Finally deciding to dismantle the Christmas decorations, you scale a ladder bound for the second-story gutter. You’ve never done this before — you’re deathly afraid of heights, in fact — but you’re feeling charitable. Finishing your ascent you realize just how high up you are. Twenty feet? Thirty? The ceilings couldn’t be that high, you think. But it sure seems like a long way down, and right now that’s all that matters.

Whether it’s elation or despair, glee or envy, emotions have the power to transform how we view certain aspects of our lives. Unbridled jealousy may spur the purchase of an expensive (and unnecessary) handbag. The flutter of a budding romance may sour dieting’s appeal, lest we appear uptight or cheap. The upshot is that how we see the world is fundamentally shaped by how we react to it, and vice versa, and it’s these emotions — feeling powerless, exhausted, afraid — that can ultimately send us on one path in life or another.

Power Holds The Weight Of The World

Someone snatched your promotion out from under you. It’s been three months and still no signs your diet is paying off. You just moved to a foreign city, and you don’t speak a lick of the native tongue.

Feeling powerless — that is, being unable to control your circumstances with your given resources — doesn’t only demotivate future action; it could be a hindrance once you finally take that action. A new study from the University of Cambridge has shown that people who felt powerless reported objects weighing more than they actually did. Those who felt some degree of power were much better predictors of the objects’ true weight.

“This research demonstrates that people’s social role, as indicated by a sense of social power, or a lack therefore, can change the way they see the physical environment,” said lead researcher and postdoctoral candidate, Eun Hee Lee, in a statement.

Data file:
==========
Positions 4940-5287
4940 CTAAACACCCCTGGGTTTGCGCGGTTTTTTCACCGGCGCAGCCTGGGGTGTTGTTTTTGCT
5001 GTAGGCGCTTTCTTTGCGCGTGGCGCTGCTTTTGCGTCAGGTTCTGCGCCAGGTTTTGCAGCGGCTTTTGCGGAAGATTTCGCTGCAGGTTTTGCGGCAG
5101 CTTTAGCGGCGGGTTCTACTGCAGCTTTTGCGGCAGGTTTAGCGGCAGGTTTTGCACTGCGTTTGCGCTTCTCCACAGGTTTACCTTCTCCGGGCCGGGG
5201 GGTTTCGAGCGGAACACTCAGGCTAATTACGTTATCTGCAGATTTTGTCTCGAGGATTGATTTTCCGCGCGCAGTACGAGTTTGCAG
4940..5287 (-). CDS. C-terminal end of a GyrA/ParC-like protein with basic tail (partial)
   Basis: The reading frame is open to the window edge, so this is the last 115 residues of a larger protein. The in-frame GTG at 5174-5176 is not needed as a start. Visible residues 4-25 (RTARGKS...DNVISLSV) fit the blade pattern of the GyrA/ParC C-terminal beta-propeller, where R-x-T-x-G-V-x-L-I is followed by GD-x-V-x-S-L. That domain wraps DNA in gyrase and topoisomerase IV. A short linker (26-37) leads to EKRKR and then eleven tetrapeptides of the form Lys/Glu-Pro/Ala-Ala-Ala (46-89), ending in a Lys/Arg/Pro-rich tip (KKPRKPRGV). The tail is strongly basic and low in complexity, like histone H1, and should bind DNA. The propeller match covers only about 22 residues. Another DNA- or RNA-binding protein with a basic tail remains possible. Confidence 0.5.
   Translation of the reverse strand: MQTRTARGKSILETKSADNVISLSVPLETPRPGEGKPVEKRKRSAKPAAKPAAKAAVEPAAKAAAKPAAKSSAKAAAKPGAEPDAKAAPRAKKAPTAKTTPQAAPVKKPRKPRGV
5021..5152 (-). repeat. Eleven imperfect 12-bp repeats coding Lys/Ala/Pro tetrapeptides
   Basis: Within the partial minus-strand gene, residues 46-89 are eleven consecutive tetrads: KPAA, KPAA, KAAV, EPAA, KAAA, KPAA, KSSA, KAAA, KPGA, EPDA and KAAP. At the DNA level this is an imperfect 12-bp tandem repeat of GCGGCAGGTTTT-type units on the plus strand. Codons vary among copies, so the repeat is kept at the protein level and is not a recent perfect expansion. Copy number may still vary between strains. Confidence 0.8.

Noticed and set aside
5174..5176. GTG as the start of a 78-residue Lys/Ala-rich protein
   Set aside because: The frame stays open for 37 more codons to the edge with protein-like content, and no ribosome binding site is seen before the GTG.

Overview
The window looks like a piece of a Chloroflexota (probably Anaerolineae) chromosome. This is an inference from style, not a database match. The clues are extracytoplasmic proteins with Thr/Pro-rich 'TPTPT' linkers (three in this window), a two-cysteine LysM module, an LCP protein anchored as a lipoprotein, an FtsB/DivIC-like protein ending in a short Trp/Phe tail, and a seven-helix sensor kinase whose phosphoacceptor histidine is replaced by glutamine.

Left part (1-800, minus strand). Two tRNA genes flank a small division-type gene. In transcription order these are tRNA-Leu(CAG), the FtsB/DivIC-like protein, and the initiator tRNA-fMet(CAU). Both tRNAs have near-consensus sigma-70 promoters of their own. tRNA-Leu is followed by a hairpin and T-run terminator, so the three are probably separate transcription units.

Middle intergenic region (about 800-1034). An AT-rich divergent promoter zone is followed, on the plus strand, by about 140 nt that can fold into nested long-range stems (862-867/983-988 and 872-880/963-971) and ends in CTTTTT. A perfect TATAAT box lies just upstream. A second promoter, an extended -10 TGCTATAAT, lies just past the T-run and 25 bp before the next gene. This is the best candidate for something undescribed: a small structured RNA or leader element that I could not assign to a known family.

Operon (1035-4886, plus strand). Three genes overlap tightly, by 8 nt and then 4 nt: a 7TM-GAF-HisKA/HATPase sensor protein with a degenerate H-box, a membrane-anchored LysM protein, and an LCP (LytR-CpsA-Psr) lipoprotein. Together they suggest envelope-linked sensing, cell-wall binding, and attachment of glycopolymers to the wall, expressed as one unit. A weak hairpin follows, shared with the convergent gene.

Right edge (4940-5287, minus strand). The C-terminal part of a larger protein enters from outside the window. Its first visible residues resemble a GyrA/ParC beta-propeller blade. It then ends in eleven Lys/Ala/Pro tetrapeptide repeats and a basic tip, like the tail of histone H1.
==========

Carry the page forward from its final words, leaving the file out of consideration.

The team found through three related experiments that a range of priming factors led people to experience the objects — in this case, boxes — as heavier than they really were. Lee and her co-researcher, Dr. Simone Schnall, observed the phenomenon after asking baseline questions about their feelings of power, then again after changing subjects’ posture, and a final time simply by asking them to recall a memory in which they felt powerless. All three scenarios yielded the same result: conceptions of weakness translated to manifestations of it.

“Power plays a role when it is present in a given moment, but also when it comes to people’s personality,” Lee said. “We find that personality, which determines how people interact with the social world, also shapes how people interact with the physical world.”

A Long(er) Way Down

You’re back on the ladder. Maybe you’ve been stuck up there for hours, frozen in the February cold in more ways than one. You don’t know when you’ll finally muster the courage to begin your descent, because the idea of leaving your tightfisted perch seems akin to suicide. But you know you’re a ways up, and according to recent research, you shouldn’t try to guess the exact height because you’re probably way off.

In 2009, researchers from the University of Virginia and the University of Utah found that people who were more afraid of heights were less able to correctly judge the height of a particular building. Atop a two-story balcony, participants who self-identified as having a fear of heights overestimated the length of their imagined plummet by 31 percent. These findings upheld prior research, such as a 1992 study that found acrophobes tend to overestimate the length and height of bridges.

Nearly everyone has a fear of heights to some extent, experts argue. Misjudging the height of a building or, in more perilous situations, a crumbling cliff, prepares the brain for imminent danger. Self-preservation kicks in and tries to mobilize the body by overcompensating for something that, on the ground, is plainly safer. We feel afraid, so we miscalculate to accelerate the getaway process.

At least, that’s what some experts believe. Others believe the relationship works the other way around: We miscalculate the distance and react to that visual information — an otherwise reasonable response given the height. "An important component of acrophobia appears to be that [acrophobics] are perceiving something different in the first place" and reacting normally, Russell Jackson, cognitive psychologist at California State University in San Marcos and leader of 2009 study, told New Scientist.